bb said:
wraitii said:
bb said:

Also what happens if github goes offline/kicks us (maybe not likely, neither impossible), we loose our code?

I think this is absurdly unlikely at this point, but even if GitHub deletes the repose unilaterally, git makes it so that we'd very likely have recent-is mirrors on several dev computers & on the lobby server itself. I don't think this should be a concern.

Even if unlikely not impossible. So we will be dependent on a few persons who have the code. Also this doesn't save all comments and discussions.

wraitii said:
bb said:

Why give away the sovereignty we have?

'Cause Phabricator is dying, see https://wildfiregames.com/forum/topic/42181-phabricator-is-no-longer-being-maintained-upstream/

Phab will keep running as long as we keep it running on our servers. Also I saw there were efforts to fork it.

wraitii said:

Also sovereignty is essentially kept per the first point.

The first point doesn't keep our sovereignty at all.

wraitii said:
bb said:

Why let the codebase fall apart, literally?

Other arguments:

It's a good way to gain knowledge about GitHub usage, which will help should we decide someday to migrate somewhere else.

If we were migrating (which I would oppose, enfin), we did be migrating to a self hosted git, at the least. With moving to github we do NOT gain any experience on this.

wraitii said:

the person who wants to work on this code wants to work on GitHub because it's easier for them

So he can use the git mirror, fine, just commit the patches in the SVN. If the mirror bot needs to run more often than once a day, that shouldn't be much of an issue. There is also the option of git-svn. And if one wants an own mirror on github of this piece of the code, I won't object.

wraitii said:
bb said:

Say if I were to implement a new system of ratings, I did need to change the bots (as I need to compute the ratings) as well as some gui (i.e. I need to show the new rating). Having several repo's makes developing such a feature much harder, so is not wanted.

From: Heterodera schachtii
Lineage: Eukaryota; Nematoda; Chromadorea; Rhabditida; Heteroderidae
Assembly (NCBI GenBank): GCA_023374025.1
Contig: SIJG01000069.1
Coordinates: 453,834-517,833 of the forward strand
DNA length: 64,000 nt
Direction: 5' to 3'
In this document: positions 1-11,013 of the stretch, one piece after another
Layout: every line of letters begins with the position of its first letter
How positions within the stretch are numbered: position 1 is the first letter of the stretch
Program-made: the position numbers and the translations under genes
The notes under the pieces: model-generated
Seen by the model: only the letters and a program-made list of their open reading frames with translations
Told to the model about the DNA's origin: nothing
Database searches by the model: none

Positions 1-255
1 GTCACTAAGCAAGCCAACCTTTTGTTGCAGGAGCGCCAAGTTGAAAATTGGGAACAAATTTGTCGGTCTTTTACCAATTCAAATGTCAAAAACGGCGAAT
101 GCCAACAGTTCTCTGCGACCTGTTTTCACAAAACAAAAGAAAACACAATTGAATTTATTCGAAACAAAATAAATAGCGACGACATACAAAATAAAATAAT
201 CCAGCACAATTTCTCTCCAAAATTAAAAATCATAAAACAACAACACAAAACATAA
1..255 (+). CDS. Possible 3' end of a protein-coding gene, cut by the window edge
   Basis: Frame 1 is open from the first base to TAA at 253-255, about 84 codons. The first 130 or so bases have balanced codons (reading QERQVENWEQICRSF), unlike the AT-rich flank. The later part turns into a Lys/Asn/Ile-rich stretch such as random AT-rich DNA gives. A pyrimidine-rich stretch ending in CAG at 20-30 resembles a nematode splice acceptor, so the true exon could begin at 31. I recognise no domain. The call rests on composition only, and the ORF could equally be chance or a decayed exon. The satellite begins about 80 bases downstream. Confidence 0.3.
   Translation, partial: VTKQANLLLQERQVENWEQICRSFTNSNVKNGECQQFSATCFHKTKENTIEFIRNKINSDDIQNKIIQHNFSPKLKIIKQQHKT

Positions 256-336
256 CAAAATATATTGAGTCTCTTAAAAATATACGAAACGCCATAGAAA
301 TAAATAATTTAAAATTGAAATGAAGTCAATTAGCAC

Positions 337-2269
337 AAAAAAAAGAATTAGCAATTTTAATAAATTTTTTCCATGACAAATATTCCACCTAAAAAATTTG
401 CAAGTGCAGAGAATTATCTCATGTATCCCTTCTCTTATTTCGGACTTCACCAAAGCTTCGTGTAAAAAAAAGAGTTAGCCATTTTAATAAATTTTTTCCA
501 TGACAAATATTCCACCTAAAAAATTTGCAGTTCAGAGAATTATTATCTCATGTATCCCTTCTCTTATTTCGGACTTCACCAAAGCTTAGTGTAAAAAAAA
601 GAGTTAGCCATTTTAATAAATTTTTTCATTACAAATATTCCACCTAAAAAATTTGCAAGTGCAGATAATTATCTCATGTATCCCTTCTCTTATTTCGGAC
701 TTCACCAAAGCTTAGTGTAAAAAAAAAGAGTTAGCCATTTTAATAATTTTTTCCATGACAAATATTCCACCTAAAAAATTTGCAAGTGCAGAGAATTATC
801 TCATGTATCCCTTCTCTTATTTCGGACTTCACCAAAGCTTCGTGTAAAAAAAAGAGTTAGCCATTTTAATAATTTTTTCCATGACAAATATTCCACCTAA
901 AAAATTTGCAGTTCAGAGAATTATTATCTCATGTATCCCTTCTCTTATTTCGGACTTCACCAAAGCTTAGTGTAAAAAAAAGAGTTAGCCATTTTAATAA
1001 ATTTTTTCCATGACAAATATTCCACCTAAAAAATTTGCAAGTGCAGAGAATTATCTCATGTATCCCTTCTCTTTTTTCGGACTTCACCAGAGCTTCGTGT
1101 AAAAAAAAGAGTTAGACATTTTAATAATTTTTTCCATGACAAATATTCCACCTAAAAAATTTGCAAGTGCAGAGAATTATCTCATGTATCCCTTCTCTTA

It's a quite realistic prospect to change the rating calculation without changing the rating display, and vice-versa.

Even more realistic is to change both (e.g. team rating etc.).
Compare it to the following case: our art and code mostly behave independently. Artists can do their thing, coders do their thing. However in the secondary attack patch, I need a lot of code AND some new cursors. Having them together makes it possible to have one patch only for testers to test it. So even though most of the time the art and code are independent, since there are cases they are not, we should keep it in the same repo as it makes things easier.

wraitii said:

The actual hard problem is deployment, and since we don't actually deploy the bots synchronously with SVN, we'd already have a lot of trouble if you wanted to implement a new system of rating.

Moving to git doesn't help even a 1% on this problem. We probably need more devs who have access and more lobby mods and stuff like that. Anyway out of scope.

wraitii said:
bb said:

Even if we need several repo's, we should host them ourselves.

The logic of 'we should do it ourselves' just creates more work for everyone and means we have a laggy Phabricator CI that's not maintained instead of a fast, easy-for-beginners GitHub CI, to be honest.